The concept of National Sustainable Development Strategy (NSDS) was proposed in 1992 in Agenda 21 (§ 8.7) where countries were called upon to integrate economic, social and environmental objectives into one strategically focused blueprint for action at the national level. The NSDS “should be developed through the widest possible participation”. And it “should be based on a thorough assessment of the current situation and initiatives”.
In the Programme for the Future Implementation of Agenda 21 adopted at the 19th Special Session of the General Assembly (23-28 June 1997), member States reaffirmed the importance of NSDS and set a target of 2002 for the formulation and elaboration of NSDS that reflect the contributions and responsibilities of all interested parties.
However, by 2002, based on national reports received from governments, only about 85 countries had developed some form of national strategies and the nature and effectiveness of these strategies varied considerably from country to country. The Johannesburg Plan of Implementation (JPOI) adopted at the 2002 World Summit on Sustainable Development (WSSD), through paragraph 162 b, recommitted member States to “take immediate steps to make progress in the formulation and elaboration of national strategies for sustainable development and to begin their implementation by 2005.”
During the preparatory process for the 2002 WSSD, the International Forum on NSDS was held in Accra, Ghana in 2001, which led to the launch of the Guidance in Preparing a National Sustainable Development Strategy. It defined National Sustainable Development Strategy (NSDS) as “a coordinated, participatory and iterative process of thoughts and actions to achieve economic, environmental and social objectives in a balanced and integrative manner”. Most importantly, NSDS is a call for an institutional change. It aims at a transition from the traditional static putting-a-plan-on-paper exercise towards the establishment of an adaptive system that can continuously improve. It should be a process which “encompasses situation analysis, formulation of policies and action plans, implementation, monitoring and regular review. It is a cyclical and interactive process of planning, participation and action in which the emphasis is on managing progress towards sustainability goals rather than producing a ‘plan’ as an end product.”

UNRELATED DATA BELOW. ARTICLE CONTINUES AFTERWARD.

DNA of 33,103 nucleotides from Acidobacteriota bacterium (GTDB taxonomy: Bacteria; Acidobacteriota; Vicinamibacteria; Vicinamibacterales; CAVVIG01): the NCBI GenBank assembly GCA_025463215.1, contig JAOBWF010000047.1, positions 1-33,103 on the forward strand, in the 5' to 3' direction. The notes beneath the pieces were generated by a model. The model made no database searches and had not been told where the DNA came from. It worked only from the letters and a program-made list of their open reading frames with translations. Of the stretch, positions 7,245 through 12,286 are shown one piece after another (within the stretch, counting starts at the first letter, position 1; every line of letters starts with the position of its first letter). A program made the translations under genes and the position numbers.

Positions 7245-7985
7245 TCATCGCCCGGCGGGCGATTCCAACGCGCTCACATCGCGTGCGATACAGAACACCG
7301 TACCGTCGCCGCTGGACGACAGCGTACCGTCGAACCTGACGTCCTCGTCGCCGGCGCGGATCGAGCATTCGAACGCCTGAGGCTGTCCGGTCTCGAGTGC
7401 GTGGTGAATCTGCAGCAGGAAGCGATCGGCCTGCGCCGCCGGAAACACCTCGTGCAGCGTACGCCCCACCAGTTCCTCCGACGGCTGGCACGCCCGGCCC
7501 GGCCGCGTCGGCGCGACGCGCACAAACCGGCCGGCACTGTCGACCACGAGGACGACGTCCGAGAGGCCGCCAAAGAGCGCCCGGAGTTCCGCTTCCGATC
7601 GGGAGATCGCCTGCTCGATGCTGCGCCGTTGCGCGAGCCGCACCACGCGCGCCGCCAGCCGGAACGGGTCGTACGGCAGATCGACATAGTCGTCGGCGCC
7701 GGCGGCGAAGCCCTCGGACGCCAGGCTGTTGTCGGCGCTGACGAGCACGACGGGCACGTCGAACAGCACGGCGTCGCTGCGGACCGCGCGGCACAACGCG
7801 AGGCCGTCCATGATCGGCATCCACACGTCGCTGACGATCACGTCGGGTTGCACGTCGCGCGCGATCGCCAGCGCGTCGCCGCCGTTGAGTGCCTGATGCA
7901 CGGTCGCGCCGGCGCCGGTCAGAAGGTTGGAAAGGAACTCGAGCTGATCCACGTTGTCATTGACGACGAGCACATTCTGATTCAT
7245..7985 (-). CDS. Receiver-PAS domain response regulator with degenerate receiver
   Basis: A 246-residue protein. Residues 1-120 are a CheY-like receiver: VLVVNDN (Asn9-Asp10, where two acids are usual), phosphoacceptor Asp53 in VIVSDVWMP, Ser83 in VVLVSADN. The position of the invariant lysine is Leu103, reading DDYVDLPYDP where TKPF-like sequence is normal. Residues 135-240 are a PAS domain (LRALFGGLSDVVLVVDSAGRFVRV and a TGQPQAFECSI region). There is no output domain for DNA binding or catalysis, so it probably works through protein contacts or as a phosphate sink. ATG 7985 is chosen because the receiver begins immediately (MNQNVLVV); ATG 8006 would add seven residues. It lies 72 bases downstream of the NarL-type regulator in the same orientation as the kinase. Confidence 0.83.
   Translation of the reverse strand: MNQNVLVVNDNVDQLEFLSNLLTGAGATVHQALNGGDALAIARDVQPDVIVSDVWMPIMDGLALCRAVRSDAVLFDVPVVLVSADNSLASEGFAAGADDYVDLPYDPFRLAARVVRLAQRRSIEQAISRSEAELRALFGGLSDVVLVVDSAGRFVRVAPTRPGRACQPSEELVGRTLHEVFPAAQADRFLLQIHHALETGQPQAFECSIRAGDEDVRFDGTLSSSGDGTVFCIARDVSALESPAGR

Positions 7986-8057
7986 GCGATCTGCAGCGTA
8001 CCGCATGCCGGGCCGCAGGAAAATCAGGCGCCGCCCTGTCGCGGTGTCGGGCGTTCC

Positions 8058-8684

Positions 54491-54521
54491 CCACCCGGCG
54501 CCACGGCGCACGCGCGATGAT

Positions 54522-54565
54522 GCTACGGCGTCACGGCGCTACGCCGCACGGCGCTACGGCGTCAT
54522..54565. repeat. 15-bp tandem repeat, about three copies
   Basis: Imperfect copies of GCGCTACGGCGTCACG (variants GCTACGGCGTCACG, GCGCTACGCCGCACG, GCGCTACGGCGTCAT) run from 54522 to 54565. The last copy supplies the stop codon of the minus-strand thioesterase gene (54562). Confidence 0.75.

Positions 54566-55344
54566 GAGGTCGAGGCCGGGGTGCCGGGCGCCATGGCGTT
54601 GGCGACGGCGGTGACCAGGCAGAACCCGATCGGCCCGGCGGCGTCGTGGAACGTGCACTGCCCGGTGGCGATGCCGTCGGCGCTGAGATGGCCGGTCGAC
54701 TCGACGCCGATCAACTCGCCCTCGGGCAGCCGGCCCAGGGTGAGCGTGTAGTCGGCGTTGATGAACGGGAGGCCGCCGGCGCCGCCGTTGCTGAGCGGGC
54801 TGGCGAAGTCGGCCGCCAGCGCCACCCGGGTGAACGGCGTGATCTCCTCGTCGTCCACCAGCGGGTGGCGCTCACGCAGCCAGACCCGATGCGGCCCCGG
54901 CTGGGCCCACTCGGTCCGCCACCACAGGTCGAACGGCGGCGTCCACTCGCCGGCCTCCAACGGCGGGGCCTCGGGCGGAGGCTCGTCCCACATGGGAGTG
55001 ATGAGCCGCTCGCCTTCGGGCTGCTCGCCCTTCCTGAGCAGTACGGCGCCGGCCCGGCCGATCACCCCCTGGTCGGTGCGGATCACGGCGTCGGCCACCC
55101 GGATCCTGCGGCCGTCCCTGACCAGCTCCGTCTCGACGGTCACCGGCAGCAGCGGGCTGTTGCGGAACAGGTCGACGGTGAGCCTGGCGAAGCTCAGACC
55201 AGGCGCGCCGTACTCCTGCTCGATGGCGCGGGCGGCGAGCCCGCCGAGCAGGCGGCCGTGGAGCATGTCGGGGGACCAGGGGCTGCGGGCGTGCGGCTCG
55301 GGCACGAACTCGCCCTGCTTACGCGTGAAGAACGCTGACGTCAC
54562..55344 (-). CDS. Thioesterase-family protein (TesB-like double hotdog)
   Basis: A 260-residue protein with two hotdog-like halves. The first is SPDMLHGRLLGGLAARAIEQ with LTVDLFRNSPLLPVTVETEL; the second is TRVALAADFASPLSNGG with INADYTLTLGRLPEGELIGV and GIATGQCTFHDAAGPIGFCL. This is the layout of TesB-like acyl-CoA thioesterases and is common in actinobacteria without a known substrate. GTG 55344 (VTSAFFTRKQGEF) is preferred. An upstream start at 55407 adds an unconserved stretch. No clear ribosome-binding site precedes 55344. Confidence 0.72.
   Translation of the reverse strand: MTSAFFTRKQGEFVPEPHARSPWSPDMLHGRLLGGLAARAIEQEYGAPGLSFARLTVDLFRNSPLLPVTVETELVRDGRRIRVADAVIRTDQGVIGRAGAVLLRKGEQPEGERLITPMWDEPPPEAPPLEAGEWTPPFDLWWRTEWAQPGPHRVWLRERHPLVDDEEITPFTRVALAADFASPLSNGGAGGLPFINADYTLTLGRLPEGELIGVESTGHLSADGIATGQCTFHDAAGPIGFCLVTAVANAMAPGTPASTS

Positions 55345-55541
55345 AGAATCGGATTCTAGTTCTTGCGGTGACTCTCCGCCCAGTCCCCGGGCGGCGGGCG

Every country needs to determine, for itself, how best to approach the preparation and implementation of its national sustainable development strategy depending upon the prevailing political, historical cultural, ecological circumstances. A "blueprint" approach for national sustainable development strategies is neither possible nor desirable. The particular label applied to a national sustainable development strategy is not important, as long as the underlying principles characterizing a national sustainable development strategy are adhered to and that economic, social and environmental objectives are balanced and integrated.
Today, when incorporating the 2030 Agenda for sustainable development and its 17 SDGs into national context, although countries do not necessarily label them as “national sustainable development strategies”, all the underlying core principles are deeply embedded in the national implementation of SDGs worldwide. As seen at the Voluntary National Reviews
at the High Level Political Forum on Sustainable Development, issues such as country ownership and strong political commitment, the integration of economic, social and environmental objectives across sectors, territories and generations; broad participation and effective partnerships, the development of capacity and enabling environment, as well as the mobilization of means of implementations remain at the center of policy debates at all levels.